The FCC confirms existing rules protecting BPL services, adds additional protections and signals the go-ahead for widespread deployment.
WASHINGTONThe Federal Communications Commission decided Aug. 3 to reaffirm its stance on the deployment of broadband-over-power-line technology. In a Memorandum Opinion and Order adopted by the FCC today, the commissioners affirmed that BPL providers have the right to provide data access using power transmission lines, provided they dont interfere with existing radio services.
By adpting this order, the FCC rejected requests by several groups, including the amateur radio community, the aviation industry and broadcasters, to either limit the service or to disallow it completely. However, the FCC did adopt provisions to protect some aeronautical stations and to protect radio astronomy sites from interference.
In the statements released by the commissioners, it was clear that the FCC sees BPL technology as a critical move in the effort to reduce the grip of the current broadband duopoly in the United States, and as a vital step toward serving areas of the United States that currently have no broadband access at all, including residents of rural and inner city areas.
FCC Chairman Kevin Martin said all of the commission members would like to see some non-duopoly pipes bring broadband access to hard-to-reach Americans. "This technology holds great promise as a ubiquitous broadband solution that would offer a
viable alternative to cable, digital subscriber line, fiber and wireless broadband solutions," Martin said in his prepared statement.
"Moreover, BPL has unique advantages for home networking because consumers can simply plug a device into their existing electrical outlets to achieve broadband connectivity," he said.
Martin was joined in his hopeful comments by other commissioners. Commissioner Michael Copps said that the United States was already behind the game in the adoption of broadband, and he said that BPL might help solve the problem.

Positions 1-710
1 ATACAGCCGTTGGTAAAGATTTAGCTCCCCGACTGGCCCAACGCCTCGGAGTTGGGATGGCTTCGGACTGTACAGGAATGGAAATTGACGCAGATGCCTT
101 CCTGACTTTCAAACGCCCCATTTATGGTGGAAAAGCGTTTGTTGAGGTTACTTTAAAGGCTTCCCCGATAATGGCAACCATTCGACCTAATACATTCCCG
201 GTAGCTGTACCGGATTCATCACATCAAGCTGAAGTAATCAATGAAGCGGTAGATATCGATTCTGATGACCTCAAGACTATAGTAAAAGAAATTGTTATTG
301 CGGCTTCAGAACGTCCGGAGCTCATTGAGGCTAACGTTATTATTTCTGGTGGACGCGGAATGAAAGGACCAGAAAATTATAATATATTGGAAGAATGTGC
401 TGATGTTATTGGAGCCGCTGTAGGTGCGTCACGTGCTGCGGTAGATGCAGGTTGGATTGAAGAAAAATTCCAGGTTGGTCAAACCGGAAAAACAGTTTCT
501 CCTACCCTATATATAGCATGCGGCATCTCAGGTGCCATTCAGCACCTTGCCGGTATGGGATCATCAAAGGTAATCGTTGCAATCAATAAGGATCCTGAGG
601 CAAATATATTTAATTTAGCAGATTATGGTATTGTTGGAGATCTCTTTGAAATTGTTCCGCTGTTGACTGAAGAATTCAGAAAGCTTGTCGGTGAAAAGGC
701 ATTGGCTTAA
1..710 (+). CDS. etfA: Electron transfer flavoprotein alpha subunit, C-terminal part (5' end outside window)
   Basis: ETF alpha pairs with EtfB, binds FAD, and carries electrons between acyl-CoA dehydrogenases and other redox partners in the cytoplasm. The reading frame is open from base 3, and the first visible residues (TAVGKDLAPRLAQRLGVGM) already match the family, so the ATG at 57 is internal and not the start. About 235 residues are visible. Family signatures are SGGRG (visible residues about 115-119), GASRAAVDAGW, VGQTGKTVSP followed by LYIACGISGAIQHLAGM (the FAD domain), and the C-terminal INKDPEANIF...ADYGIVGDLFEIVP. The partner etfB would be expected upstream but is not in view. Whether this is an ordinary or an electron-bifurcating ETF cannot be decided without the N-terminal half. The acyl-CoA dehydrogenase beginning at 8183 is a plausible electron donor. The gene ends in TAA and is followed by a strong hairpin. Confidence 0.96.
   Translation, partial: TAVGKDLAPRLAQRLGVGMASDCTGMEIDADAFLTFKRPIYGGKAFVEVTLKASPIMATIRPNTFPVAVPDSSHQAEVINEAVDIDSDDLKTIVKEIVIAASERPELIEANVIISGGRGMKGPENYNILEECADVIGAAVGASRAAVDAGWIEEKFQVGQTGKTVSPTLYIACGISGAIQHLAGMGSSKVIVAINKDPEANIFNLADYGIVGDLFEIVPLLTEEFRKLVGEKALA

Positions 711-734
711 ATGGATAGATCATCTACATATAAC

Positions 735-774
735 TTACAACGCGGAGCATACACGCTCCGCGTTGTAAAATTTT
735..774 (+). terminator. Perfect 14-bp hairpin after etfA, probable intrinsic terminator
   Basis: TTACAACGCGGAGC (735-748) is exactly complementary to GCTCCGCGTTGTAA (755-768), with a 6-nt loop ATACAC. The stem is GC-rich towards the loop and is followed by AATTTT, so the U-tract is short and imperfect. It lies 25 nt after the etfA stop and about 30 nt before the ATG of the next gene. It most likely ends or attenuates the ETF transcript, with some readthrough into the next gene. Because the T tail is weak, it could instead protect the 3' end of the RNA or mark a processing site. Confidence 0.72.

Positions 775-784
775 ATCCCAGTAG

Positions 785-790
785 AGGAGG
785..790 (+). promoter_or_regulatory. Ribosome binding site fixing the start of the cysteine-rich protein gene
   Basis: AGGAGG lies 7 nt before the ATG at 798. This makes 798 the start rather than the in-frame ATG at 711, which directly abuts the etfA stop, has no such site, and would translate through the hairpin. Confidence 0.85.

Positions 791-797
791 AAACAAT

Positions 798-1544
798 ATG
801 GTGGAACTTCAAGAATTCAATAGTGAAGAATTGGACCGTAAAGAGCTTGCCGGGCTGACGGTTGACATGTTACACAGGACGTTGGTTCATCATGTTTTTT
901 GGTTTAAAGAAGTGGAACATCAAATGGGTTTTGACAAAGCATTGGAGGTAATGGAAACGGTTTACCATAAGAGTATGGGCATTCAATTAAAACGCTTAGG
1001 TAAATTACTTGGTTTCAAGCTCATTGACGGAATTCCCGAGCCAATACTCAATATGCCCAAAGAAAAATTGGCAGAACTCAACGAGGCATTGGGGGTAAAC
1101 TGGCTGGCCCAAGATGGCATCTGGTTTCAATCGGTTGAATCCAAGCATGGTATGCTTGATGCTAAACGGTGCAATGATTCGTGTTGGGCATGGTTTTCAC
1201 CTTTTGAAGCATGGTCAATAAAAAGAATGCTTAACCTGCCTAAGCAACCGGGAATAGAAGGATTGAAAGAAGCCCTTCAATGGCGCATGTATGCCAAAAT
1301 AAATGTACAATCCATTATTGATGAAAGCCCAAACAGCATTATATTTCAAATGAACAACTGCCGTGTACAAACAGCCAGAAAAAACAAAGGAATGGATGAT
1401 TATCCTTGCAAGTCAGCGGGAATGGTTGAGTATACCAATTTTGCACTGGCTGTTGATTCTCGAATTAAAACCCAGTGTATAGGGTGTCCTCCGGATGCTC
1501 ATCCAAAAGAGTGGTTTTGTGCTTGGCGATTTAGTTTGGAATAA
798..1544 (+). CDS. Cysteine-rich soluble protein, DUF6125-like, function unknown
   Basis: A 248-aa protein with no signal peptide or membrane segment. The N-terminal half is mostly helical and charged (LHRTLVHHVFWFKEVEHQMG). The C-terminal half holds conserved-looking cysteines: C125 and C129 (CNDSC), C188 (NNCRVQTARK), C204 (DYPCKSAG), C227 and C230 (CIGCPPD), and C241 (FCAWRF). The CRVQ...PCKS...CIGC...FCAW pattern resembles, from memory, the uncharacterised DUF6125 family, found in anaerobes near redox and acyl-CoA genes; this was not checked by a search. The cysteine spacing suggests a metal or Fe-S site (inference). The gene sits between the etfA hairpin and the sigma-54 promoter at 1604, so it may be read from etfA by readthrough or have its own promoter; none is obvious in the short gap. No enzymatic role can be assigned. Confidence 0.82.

"You know something is wrong when the best-case scenario is that a consumer has a choice between two broadband connections, both of which are more expensive and considerably slower than what consumers in other industrialized nations enjoy," Copps said in his statement.
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"If you want a quantitative sense of how bad things have gotten," Copps added, "consider this: Last year, the ITU (International Telecommunications Union) listed us at 16th in the world in broadband penetration. Using the ITUs newer and more sophisticated Digital Opportunity Index, your country and mine is now ranked 21st in the world."
Copps also said the Congressional Research Service has said the broadband market is three times as concentrated as what the Department of Justice allows. "And this is not just some run of the mill product like a toaster or a lawnmowerit is the data pipe over which all future communications will run," he said.
Commissioner Deborah Taylor Tate said the commission struggled to balance protection of existing users of the wireless spectrum, and encouraging new services to grow.
"BPL is another regulatory question requiring us to balance regulatory
humility with our oversight responsibilities," Tate said. "The FCC has and will continue to struggle with finding an appropriate balance between regulation to mitigate potential negative side effects that accompany BPL and a hands-off approach that gives BPL the room it needs to develop in a free market."
In another action, the FCC adopted a Notice of Proposed Rulemaking that seeks comments on the rules for wireless licenses in the 700MHz band. The FCC plans to auction portions of this band in February, 2008.
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